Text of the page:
Mr. Meara came through with a cart with all the tax foreclosure cases. He was taking them up to file in court. He wanted to show he commissioners what 193 foreclosure cases looked like.
Jennifer Miller-Connet works for Fort Scott broadcasting and lives in Vernon County. She says she was headed into Bourbon County at 4 am to open Radio Shack up for Black Friday. She hit potholes that caused $803 worth of damage near the state line. She feels like as a tax payer the road should have been taking care off. She said there was no way to drive around the holes.
Chairman Endicott asked how many miles were on her car. She said 125,000 miles and that the car is a low riding Mazda Protege. She felt that there should be some type of compensation from the county. The commissioners said that she should file an insurance claim and the insurance company would make a determination.
The commissioners decided to buy 50 culverts from Judy’s Iron and Metal. The rock crusher came in Monday. They are looking at getting a couple Ricoh G700 SE GPS cameras to give to the road crews to take photos of things that can be placed on the GPS maps. The cost of the two cameras will come to $2,901. The county has sold some data to a mapping company so the funds are available for the purchase.
They are also planning on buying a label gun to put labels on signs so if one is found in the ditch, the county will know where it came from.
The date for the lawsuit related to the sewer district has been bumped back. The County Attorney pointed out that this is an existing case–not a new lawsuit. They date has been bumped back as further discovery is done and it is expected that it won’t actually go to court until next year.
Mr. Meara came back at 10:30. Defendants of foreclosure lawsuits that live in KS will be notified by the sheriff. Defendants out of state will be notified by certified letter. Everything has been filed that Mr. Meara was given that was possible to file. He is going to give the commissioners a list of the properties that have not yet been published and that he was unable to file. Those will need to be published. There may be some from 2008 and 2009 that need to be published as well.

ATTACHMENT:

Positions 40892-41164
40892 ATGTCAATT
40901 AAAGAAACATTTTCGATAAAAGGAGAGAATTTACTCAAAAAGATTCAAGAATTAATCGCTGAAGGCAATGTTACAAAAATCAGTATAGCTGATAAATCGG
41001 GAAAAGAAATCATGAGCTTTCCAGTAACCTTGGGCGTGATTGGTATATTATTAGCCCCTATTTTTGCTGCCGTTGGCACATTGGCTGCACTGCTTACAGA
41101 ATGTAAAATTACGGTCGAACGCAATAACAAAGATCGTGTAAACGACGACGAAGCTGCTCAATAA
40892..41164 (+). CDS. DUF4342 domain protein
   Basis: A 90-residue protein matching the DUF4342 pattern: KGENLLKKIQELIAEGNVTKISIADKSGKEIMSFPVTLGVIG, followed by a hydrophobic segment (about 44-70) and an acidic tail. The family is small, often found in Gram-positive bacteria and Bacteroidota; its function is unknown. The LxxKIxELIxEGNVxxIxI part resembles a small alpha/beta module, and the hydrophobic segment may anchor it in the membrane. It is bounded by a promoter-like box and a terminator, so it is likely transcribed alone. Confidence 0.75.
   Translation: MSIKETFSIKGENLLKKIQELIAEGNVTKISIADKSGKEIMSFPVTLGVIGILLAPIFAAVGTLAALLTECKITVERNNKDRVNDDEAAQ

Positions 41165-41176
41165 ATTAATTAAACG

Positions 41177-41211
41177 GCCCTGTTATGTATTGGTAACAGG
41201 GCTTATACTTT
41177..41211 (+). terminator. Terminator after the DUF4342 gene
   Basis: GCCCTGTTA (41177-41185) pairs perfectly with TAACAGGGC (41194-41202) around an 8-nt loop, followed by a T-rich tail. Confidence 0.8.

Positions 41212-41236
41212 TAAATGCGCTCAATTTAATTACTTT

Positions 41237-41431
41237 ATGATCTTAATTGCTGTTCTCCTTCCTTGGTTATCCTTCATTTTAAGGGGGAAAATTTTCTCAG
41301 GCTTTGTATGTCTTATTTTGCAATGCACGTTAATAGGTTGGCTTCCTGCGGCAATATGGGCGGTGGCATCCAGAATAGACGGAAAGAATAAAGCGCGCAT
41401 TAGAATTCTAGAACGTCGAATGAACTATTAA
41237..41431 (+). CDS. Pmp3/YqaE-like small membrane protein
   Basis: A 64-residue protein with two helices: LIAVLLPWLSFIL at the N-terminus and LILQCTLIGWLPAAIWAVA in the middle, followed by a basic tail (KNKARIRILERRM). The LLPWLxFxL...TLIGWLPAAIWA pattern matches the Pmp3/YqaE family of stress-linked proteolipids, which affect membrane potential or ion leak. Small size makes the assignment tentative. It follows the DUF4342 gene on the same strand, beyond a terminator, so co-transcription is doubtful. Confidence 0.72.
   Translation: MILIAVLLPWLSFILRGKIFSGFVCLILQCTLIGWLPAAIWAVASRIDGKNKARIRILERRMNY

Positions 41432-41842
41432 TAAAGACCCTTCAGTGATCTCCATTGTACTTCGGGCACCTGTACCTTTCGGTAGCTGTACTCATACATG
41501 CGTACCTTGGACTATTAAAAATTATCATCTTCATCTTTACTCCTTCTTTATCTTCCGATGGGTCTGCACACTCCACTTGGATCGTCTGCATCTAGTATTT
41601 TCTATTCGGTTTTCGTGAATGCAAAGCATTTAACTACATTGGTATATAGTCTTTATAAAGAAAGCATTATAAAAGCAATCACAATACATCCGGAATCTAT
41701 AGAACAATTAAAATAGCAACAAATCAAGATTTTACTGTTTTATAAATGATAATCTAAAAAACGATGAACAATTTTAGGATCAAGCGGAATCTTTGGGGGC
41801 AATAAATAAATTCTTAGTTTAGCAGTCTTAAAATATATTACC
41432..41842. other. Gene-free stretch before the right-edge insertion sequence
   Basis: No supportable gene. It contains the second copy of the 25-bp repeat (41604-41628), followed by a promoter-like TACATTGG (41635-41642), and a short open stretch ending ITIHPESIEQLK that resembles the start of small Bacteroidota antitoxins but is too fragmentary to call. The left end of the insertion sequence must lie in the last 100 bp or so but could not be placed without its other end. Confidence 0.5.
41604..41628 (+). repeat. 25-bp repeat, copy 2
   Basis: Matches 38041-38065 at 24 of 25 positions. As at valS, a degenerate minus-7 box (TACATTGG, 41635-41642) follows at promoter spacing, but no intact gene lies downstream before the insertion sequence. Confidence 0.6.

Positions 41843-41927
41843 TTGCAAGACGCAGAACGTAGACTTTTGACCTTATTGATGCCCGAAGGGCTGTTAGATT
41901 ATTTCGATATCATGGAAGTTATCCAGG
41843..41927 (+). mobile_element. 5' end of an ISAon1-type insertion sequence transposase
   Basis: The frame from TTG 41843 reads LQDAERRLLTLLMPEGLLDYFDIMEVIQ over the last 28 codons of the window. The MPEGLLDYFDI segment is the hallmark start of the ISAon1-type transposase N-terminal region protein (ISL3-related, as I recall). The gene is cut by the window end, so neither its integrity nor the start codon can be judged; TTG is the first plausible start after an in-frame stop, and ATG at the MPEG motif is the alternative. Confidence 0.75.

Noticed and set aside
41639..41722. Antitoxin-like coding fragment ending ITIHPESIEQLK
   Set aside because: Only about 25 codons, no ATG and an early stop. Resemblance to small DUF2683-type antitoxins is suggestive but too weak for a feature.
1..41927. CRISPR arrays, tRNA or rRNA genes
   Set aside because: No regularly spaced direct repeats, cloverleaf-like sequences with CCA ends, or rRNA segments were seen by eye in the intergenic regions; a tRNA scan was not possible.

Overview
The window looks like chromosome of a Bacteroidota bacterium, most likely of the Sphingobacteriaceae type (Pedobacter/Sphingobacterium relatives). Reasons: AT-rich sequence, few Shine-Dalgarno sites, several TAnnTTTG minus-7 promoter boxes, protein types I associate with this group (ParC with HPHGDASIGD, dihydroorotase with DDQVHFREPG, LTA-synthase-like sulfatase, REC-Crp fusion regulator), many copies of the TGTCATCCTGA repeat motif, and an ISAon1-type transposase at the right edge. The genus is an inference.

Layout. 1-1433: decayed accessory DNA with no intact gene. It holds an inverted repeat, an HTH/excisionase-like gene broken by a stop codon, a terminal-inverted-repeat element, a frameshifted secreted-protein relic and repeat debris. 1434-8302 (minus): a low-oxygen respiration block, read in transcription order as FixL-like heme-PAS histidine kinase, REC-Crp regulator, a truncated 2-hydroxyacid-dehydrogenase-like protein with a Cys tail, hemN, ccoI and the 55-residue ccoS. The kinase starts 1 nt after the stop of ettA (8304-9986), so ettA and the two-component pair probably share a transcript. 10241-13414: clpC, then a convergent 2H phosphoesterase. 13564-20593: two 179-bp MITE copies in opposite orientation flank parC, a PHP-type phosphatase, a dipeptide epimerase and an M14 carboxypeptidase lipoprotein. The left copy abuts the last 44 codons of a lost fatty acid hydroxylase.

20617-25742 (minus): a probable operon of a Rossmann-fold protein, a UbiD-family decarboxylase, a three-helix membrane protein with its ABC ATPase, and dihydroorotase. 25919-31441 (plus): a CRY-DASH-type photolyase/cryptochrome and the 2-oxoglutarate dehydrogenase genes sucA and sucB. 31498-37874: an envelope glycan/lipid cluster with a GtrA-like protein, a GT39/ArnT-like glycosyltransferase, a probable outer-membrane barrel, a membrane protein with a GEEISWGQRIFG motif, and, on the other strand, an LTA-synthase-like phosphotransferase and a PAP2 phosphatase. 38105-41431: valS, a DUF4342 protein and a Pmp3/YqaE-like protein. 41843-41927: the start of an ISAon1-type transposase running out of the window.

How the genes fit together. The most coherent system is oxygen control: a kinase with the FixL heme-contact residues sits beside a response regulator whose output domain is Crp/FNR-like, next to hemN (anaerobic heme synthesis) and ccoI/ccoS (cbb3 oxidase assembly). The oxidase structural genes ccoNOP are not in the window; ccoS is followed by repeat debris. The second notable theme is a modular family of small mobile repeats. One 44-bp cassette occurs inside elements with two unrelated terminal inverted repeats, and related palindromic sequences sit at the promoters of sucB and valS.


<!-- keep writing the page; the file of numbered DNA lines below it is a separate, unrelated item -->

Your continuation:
Mr. Meara said there were 17 to 25 properties that were not published in 2007. He said that it was probably just an oversight on the part of the Treasure’s office and that there didn’t appear to be any pattern. They did not appear to all be payment plan properties.
Terri Johnson (County Attorney) said it appears that the redemption period starts at the date of publication and that the publication must occur for the property to be property “bid off.” So properties that were not published for 2007 taxes will need to be published before the three year redemption period can begin. Commissioner Endicott said that it didn’t seem right that someone could have not paid their taxes for three years and then they get another three years if they were left out of the publication. The law does allow for there to be errors and omissions in the publication. However, this allowance seems to be more aimed at preventing people from saying their property was improperly foreclosed on due to a printing smudge or mistake and may offer less protection for the county if proper procedure wasn’t followed.
Partial redemption cannot be invoked once the county files the foreclosure. So once the county files the foreclosure paperwork, those properties must have their taxes, fees, and interest paid in full in order to avoid a tax sale.
There was some discussion as to whether or not a non-homestead property could be partially redeemed before the county files for foreclosure. The scenario would be a business that had unpaid taxes since 2007 that paid their 2007 taxes in order to remove it from foreclosure lawsuits that Mr. Meara filed this morning. The statutes appear to only mention partial redemption under the section that applies to homestead properties. The other sections seem to indicate that once a property is bid off to the county, the entire amounted owed on that property must be paid in order to avoid foreclosure. It appears that non-homestead properties have been allowed to partial redemption in the past and the attorneys were not clear if the statues indeed prohibit partial redemptions for non-homestead properties. They are going to look into it to see.
The lawsuit summons from last week was not a new lawsuit.